These webpages have recounted the exploits of the riders of the 1895 New York Times Tri-State Relay Race more than a few times. As that event unfolded in June 1895, Annie “Londonderry” Kopchovsky, a young mother of three children, was just three months from completing her goal of bicycling around the world – a remarkable achievement she supposedly undertook on a wager between two wealthy Boston club men.
Seemingly impossible conditions imposed on the bet was that she start penniless, not accept handouts, earn $5,000 along the way, and complete the journey in fifteen months.
Mrs. Kopchovsky financed her adventure with income earned through product endorsements, by displaying advertising banners on herself and on her bike, by giving riding demonstrations, selling photos and souvenirs, and by making personal appearances.
August 12, 1895, Denver Rocky Mountain News, p.3
Not far into her trip, newspapers dubbed her Annie “Londonderry,” a sobriquet earned when she started to display a placard for the Londonderry Lithia Spring Water Company on her bike as a promotion.
It would be generous to say that she was given to tall-tales and embellishment in telling of her exploits. In interviews and later wrings the natural entrepreneur and master of self-promotion constantly reinvented her own back story and told sensational tales of hunting Bengal tigers with a German prince, close calls with encountering highwaymen in France, and of time spent in a Japanese prison. She may have even fabricated her claim that a wager inspired her.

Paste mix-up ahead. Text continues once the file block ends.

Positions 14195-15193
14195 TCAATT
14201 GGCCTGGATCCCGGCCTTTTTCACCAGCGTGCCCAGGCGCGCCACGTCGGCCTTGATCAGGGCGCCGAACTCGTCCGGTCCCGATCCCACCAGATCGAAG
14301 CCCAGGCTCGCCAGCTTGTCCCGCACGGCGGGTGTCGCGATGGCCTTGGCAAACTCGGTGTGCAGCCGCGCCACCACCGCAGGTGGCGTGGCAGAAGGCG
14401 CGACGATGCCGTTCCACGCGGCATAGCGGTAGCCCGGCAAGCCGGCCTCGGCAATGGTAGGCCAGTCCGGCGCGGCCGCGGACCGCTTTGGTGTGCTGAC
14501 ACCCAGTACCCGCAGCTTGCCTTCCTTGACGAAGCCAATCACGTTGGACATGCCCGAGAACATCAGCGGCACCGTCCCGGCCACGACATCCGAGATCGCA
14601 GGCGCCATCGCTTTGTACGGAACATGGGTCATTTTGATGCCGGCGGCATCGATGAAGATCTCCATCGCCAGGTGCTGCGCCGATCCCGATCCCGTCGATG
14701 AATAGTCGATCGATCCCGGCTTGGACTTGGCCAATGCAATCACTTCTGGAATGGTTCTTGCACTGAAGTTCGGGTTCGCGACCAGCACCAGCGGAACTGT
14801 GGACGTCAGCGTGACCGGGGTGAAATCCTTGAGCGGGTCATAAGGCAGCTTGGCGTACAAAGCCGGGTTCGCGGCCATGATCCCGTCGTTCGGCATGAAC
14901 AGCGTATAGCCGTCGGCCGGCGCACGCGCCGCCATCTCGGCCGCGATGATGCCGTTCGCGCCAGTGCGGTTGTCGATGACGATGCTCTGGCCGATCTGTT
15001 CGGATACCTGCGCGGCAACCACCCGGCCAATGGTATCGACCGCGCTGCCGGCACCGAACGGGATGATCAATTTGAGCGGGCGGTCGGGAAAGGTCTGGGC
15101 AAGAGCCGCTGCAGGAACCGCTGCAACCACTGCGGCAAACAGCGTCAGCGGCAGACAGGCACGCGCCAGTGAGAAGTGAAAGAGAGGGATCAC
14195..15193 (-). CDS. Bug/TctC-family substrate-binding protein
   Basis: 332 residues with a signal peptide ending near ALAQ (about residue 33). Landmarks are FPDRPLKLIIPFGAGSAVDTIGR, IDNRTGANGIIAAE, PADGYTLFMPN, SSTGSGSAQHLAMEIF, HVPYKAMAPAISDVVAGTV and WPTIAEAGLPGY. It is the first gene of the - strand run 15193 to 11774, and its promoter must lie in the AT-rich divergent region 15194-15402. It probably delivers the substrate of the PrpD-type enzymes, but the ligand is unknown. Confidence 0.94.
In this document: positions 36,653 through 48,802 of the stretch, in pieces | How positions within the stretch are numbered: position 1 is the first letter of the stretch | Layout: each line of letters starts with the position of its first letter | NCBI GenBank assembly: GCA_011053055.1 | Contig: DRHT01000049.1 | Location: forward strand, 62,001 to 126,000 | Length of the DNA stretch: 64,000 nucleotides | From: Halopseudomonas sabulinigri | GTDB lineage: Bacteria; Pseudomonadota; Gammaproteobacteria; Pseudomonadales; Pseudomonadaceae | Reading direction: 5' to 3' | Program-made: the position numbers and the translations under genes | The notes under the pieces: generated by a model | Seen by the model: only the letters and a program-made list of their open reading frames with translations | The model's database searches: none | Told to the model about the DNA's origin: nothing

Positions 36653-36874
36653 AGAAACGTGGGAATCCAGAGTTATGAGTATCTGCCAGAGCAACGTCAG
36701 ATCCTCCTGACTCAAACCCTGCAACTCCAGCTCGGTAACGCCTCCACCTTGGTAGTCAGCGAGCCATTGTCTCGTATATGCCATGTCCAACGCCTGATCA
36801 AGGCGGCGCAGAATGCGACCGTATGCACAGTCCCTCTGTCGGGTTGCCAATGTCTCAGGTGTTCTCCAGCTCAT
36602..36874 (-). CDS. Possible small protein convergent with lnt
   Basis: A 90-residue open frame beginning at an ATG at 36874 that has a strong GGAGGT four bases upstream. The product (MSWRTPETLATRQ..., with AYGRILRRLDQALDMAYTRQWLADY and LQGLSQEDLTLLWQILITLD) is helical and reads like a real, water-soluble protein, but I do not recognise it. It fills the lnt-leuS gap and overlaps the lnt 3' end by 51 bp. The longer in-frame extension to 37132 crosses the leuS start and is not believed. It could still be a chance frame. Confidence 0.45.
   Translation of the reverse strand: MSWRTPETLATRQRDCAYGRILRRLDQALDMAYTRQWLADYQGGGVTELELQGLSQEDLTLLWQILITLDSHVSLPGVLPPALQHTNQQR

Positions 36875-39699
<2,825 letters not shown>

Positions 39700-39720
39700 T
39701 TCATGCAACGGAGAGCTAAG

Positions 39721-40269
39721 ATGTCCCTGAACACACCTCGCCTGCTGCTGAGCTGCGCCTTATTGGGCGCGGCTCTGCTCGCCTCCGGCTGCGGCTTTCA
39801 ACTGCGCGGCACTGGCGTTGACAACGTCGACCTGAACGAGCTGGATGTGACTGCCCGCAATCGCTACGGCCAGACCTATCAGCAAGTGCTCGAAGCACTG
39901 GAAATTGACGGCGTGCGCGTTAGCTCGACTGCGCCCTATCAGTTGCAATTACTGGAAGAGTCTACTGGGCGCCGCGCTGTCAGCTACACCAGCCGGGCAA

Press and Horticulturist, June 8, 1895, p.1
Periodicals of the era chronicled her adventures much as they followed the travels of Nellie Bly in her successful attempt in 1889, to break the record of Phileas Fogg, the fictional character from Jules Verne’s Around the World in Eighty Days.
Annie completed her circumnavigation in just under fifteen months.
But unlike the her globe-trotting counterpart Nellie Bly, the exploits of Annie Cohen Kopchovsky, which advanced women’s bicycling in the United States and made her one of the most celebrated women the 1890s, were largely forgotten until author Peter Zheutlin penned Around the World on Two Wheels in 2007.
Since then, Londonderry’s remarkable story has been the subject of dozens of blogs, magazine articles, a 2011 musical play by Evalyn Parry called SPIN, and a 2013 documentary film produced by Gillian Klempner Willman titled The New Woman – Annie “Londonderry” Kopchovsky.
In 2006, filmmaker Gillian Klempner Willman sought to recreate the leg of Annie’s 1894 trip from New York City to Boston with the help of Gary Sanderson, antique bicycle enthusiast and current editor American Bicyclist Magazine, and others.
Ms. Willman’s described Mr. Sanderson’s contribution in her April 15, 2006 blog entry.
Gary Sanderson, image credit: spokeswomanproductions.com
The Society is most fortunate to have Gary Sanderson appear with his c.1895 Indian Racer at the Historic Riverton Century and 3-Mile Community Ride Ceremony on June 11.
Rob Gusky, originator of the June 11 event reports that at least six women athletes have registered to ride at eventbrite.com.
Carlos Rogers’ Historic Riverton Criterium on June 12 features a Women’s Cat 1/2/3 event that promises a $500 purse, neutral support, beauty and haircare gift baskets for the top 3 places, and cash primes!
When you watch those women athletes next weekend remember the debt owed to the legacy of Annie Londonderry which has helped make their participation possible.
And make some noise with those cowbells. – JMc
Not to know what happened before you were born is to be a child forever. – Marcus Tullius Cicero, 106 BC – 43 BC